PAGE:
Varieties of Weeping Cherry Tree

Weeping cherry trees are cherished for their beauty and proliferation of flowers in the spring. The branches of a weeping cherry tree droop gracefully to the ground, the branches appearing to be heavily laden with blooms. Although weeping cherry trees need more care than other types of trees, they are still a popular choice with landscapers and gardeners.

Prunus subhirtella 'Pendula'

The "Pendula" weeping cherry tree is commonly called the Higan cherry. A medium-sized tree, it can grow up to 40 feet tall. Like all weeping cherries, it prefers moist, well-drained soil. The drooping branches of the tree grow much more quickly than the trunk, so frequent pruning is needed if you don't want the branches to touch the ground. The Higan weeping cherry tree does not transplant well. The pale pink flowers bloom in early spring before leaves appear. A similar variety, the "Pendula Plena Rosea" features double-flowering clusters of blooms.

Prunus x 'Snow Fountains'

This small weeping cherry tree only grows to a height of around 12 feet, making it a perfect ornamental container tree. Like all weeping cherry trees, it blooms in the spring, but it differs from the Higan in that the flowers are snowy white. It is not a hardy tree and is especially susceptible to damage from Japanese beetles.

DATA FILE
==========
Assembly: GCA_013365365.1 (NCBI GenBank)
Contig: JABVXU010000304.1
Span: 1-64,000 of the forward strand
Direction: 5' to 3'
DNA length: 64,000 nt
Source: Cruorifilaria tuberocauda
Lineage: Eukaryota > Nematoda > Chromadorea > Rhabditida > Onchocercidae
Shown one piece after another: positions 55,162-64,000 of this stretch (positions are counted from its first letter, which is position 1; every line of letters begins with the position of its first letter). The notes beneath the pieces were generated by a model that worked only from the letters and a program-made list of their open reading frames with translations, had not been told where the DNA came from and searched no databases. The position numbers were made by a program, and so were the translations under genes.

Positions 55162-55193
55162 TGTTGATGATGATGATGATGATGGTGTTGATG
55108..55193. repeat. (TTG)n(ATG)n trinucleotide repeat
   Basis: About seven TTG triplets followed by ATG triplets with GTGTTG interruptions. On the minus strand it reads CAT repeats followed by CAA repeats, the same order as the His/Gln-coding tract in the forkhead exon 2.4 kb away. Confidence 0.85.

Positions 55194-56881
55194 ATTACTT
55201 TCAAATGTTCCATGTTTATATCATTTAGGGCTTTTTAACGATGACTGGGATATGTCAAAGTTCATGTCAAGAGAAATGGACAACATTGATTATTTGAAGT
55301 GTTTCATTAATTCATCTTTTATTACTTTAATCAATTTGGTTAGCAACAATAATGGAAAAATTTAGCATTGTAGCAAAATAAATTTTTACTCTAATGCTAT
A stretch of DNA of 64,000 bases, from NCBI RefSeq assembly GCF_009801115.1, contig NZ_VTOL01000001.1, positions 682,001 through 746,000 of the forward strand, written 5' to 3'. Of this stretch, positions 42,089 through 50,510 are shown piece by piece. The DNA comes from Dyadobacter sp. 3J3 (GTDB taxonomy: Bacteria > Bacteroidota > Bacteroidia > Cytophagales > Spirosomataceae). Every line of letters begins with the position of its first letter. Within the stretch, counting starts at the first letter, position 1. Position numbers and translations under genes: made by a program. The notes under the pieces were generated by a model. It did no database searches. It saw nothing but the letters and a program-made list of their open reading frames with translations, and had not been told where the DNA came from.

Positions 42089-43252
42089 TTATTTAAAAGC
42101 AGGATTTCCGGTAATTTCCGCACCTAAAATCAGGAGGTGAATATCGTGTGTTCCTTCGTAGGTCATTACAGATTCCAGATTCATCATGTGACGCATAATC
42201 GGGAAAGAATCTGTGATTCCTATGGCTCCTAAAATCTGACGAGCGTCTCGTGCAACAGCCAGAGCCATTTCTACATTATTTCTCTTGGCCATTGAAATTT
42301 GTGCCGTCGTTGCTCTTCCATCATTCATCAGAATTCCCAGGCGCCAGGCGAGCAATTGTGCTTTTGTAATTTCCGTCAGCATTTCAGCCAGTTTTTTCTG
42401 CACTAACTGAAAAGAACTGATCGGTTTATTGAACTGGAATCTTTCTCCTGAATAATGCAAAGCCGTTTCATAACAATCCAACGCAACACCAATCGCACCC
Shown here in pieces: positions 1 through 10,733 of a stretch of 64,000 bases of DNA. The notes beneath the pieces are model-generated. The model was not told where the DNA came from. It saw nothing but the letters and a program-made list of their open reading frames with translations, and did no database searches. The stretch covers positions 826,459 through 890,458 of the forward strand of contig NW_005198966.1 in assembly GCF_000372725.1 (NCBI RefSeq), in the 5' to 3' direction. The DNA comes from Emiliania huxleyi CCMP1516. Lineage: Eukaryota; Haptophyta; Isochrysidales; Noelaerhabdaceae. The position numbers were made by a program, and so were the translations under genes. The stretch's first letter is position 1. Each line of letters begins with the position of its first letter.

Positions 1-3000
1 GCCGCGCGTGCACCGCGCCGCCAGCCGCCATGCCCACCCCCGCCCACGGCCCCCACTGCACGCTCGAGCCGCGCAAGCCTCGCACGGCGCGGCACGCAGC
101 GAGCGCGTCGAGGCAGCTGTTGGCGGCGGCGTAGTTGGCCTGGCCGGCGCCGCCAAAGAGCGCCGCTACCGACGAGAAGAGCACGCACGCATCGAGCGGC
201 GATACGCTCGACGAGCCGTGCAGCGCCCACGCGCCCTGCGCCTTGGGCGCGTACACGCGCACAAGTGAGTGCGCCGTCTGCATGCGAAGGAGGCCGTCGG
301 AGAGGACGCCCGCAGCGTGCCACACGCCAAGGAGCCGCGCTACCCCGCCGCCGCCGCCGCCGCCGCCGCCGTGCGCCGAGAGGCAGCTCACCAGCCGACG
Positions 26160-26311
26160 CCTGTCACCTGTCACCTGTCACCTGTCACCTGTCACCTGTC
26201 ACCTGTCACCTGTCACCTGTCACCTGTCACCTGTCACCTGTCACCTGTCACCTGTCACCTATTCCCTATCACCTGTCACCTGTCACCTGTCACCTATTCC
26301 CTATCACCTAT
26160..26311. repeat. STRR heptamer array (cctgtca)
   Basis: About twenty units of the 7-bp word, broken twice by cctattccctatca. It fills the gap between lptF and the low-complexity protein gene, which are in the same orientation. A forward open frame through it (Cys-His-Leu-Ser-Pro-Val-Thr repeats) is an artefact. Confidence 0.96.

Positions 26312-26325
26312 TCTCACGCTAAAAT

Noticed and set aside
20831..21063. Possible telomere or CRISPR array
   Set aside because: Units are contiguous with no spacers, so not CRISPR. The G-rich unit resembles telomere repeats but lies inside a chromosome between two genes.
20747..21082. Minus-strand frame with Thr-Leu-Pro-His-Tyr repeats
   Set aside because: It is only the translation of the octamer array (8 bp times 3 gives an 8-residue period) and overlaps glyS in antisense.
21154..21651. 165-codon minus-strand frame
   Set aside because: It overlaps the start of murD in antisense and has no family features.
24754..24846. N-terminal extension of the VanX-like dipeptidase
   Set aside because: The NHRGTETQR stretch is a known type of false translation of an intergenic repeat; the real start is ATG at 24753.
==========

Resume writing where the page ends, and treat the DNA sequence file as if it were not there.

Prunus subhirtella 'Autumnalis'

The Autumnalis variety of weeping cherry is unusual in that it has a second flowering season in early fall. A tall tree (up to 30 feet), it features semi-double spring blooms that are bright pink. This weeping cherry often grows in a more upright position than the other types of weeping cherry trees. Unfortunately, like the other weeping cherries, it is a fragile tree and can be plagued by several different problems, including splitting of the wood in heavy frosts, fungal diseases and pest infestations.

Keywords: weeping cherry, Prunus subhirtella, flowering tree varieties

About this Author

April Sanders has been a professional writer since 1998. Previously, she worked as an educator and currently writes academic research content for EBSCO publishing and elementary reading curriculum for Compass Publishing. She holds a Bachelor of Arts in social psychology from the University of Washington and a master's degree in information sciences and technology in education from Mansfield University.